twenty vote. 1 .:.
I he twenty, of course, could not ith-
I stand the ln-h of the l -e-. They wait j
jed :
Boro)*H I-alc-t is a Stunner.
Some of his sayings are epigrams. "I
don't exactly under land how any cor
niption fund could he rni'aj plied is
capital. In the matter of penonal
honor in keeping promise*, he says
"Hayes should he placed on a pedestal
of gold: Arthur on one of pewter."
That i Haves w.-i* proof of the old •
adage that there i- honor among thieves
The presidency was stolen for h.m and
lie reward* i the men who did the steal .
ing. The presidency was bought for
ParficM and \rthur. and Arthur goes
I rk on the men wliod. i the buying.
Horsey is no fool, and doubtless is a ,
much 1 ■ Iter man than the av< rage re
pill linn jolitirian "" l'sm- /
| !."> Irr.
Nothing (.allied by (ailing Names.
It is not easy to >en what ,'vn< are to
accrue to the rej uidican j arly this year
or next year by republican | apers call
ing I'atli'on an "accidental governor."
i'attis-n i-gorernor by the voir-of a
m rity of the voters of the state, and
these voters voted with a great deal of
af parent deliberation, and because they
v-ry distinctly wanted Pattiaon to le
governor, he is nl-out as far removed
from being an "accident" as he well
could bo, I 'ur esteemed contempora
j rie* ought not to waste their ammuni
tion in firing bird hot at the governor;
they will want it all when next year
they will he fight.ng under the banner j
inscribed with the legend "Reform this
year and Harmony next year.''— Phi r
| T '• "'/'-I
The Boston Ad • -fi/.r having alluded
j to "the movement to make Mr. Tilden
and Mr. Hendricks the candidate* on
the Pemorratic Presidential ticket,"
Mr. Pant, of the AV-*., pirk* up his Bos
ton contemporary in this sprightly
fashion : "Why, bless your old soul,
there is no such movement. You are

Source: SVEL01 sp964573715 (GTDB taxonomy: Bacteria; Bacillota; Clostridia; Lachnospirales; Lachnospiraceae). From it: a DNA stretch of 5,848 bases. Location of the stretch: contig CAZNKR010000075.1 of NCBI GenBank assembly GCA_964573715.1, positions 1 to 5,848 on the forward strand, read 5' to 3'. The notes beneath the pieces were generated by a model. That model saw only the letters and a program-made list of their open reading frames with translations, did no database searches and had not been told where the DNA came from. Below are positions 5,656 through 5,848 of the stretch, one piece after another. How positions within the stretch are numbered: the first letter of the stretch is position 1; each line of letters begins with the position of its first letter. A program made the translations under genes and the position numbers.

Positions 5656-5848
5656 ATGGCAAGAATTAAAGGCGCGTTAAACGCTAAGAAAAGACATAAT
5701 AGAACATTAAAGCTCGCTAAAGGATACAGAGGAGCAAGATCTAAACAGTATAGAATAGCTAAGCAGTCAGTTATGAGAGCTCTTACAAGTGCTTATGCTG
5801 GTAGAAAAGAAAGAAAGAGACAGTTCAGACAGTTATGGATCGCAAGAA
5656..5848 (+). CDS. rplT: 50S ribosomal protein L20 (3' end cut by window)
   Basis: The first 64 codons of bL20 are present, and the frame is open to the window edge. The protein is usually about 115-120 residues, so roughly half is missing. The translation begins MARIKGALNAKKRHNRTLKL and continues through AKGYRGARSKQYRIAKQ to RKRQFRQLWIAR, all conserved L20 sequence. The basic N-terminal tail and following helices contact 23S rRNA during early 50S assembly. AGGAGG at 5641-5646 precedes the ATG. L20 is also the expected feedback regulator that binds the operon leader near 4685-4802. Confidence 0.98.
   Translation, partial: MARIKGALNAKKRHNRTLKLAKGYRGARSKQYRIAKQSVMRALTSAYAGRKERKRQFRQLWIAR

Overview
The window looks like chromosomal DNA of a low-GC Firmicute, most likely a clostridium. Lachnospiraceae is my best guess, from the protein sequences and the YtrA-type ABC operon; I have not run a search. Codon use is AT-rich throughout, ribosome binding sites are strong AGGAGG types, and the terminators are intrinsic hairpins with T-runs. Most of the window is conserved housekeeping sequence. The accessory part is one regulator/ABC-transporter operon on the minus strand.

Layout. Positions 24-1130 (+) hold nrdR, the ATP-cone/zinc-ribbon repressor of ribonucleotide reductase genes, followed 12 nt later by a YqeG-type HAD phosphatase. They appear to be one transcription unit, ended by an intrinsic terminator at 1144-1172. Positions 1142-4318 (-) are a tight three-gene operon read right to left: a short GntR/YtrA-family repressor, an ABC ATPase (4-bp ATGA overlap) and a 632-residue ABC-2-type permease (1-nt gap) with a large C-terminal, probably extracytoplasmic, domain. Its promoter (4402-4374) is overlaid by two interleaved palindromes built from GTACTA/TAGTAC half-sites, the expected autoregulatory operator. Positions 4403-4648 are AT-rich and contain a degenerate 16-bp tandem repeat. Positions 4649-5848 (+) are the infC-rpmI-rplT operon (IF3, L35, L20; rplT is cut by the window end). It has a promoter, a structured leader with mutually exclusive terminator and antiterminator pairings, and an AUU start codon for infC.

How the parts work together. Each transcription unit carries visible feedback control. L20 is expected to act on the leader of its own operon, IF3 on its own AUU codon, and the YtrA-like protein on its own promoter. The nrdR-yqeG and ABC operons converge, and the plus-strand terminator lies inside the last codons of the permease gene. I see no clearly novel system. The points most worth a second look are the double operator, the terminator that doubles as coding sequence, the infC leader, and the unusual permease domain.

talking about a thing which has no ex
i'tcnco save in tho terrified imagination
of those who frarw.acted or a-bo justified
the electoral fraud of 137 G."
Superior Kxcellenre.
The reason* for Pmna't superior ex
cellenoe in all diseases, and its mtniut
operandi, are fully explained in Pr.
Hartman's lecture reported in bia book
on tbo "His of Life, and How to Cure
Them," from page 1 to page 10, though
the whole book should be read and stu
died to get the full value of this pat-ex
eellent remedy. These books cao be had
at all the drug store* gratis.
Pfmna is the best immediate ha pee
tor ant (Cough Medicine), that ha* yet
been compounded by physician or drug
gist. There ii nothing in medical print
that can at all compare with it. And
no less so it it the very best Tonic,
Ktimulrnt.>'#rvin. Diuretic, Alterative,
Autl Py sped tic. Appetizer, rustic,
(Blood Medicine,) Ac., A., that baa ever
been compounded by doctor or loyman.
It should, therefore, always be kept on
band for immediate use, 33 ?L
New Advert influent x.
■ 1 ir^fj
, m
Absolutely Pure.
Tbia nv u r o#vr rsrliMi a mat f j •I.
elf. .• ti* • ! . •-* rr t. •. M • . tni- *.l i
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old | lank rr*%rl and •:><* i! e m, * h 1 px*or*
' * Mm ftp J- Ml I' I PNNI I
£*(. ft/rua* r<*l4 Iftfl' * S T'■< k , til' rt eft(. | rifffft
ll* |er hea. | | I 1 •'k tT'n Ihfi - 4 tU-grf**
' t• ■ . • J..al I . 'ft
to ftp! k h r : dftgre* I'k t ( oo t tuftf rtaofi,
U'? - e I t *ftn>" S 4'i I* p|wr?hea t . |me
•t'imfL then . !t mete'' ***: -♦ J f, t
the ) Uftft f I" stbtitlig, < ■* ** .ting 4 I ft :. *an I 114
J.. tehee r4 ftlh 't Wt> U l ft
4v*lliiij( lioofte ah'l at*] 5e ft- <. i, iak k ' In p
t. n ftp! to !e w4I ft* the j jnrtt , I. 4 K M
Ho X
Atl tho*# to frnrt- . r j.r- a of Ut I lying •! 5 le
-ing in Pott or Towtichlp, • of < Vhtr and Stole
'■i Pennftylrftpta, l at i 1!. *. to lt
• (,• tb. r • • t.-l. V •
rer, Wr#l I t land* of r'Aii.tifl ftj ai glef ah. u*. h ith
ti Tiiaftjr nf#untftin ur d on th# Faat I t inritS* of Jem
ij.fklUn. r T.uihlng *S merr* m r or Th#fe
on er#rt#d a dnellitig honno, l*nnk bum lid other *t
The '4h#r tbefoof Ndng • tmrt of lasxl in the
tain in ijmtr.w# mm* of AUm ItMr. oontomfm *1
•* r*t m< re vf b m iLing t hi mu * Word wkk h P'imi n
P Rilrie and JftOMt V IS; h##. lon *4 IVW Rull#.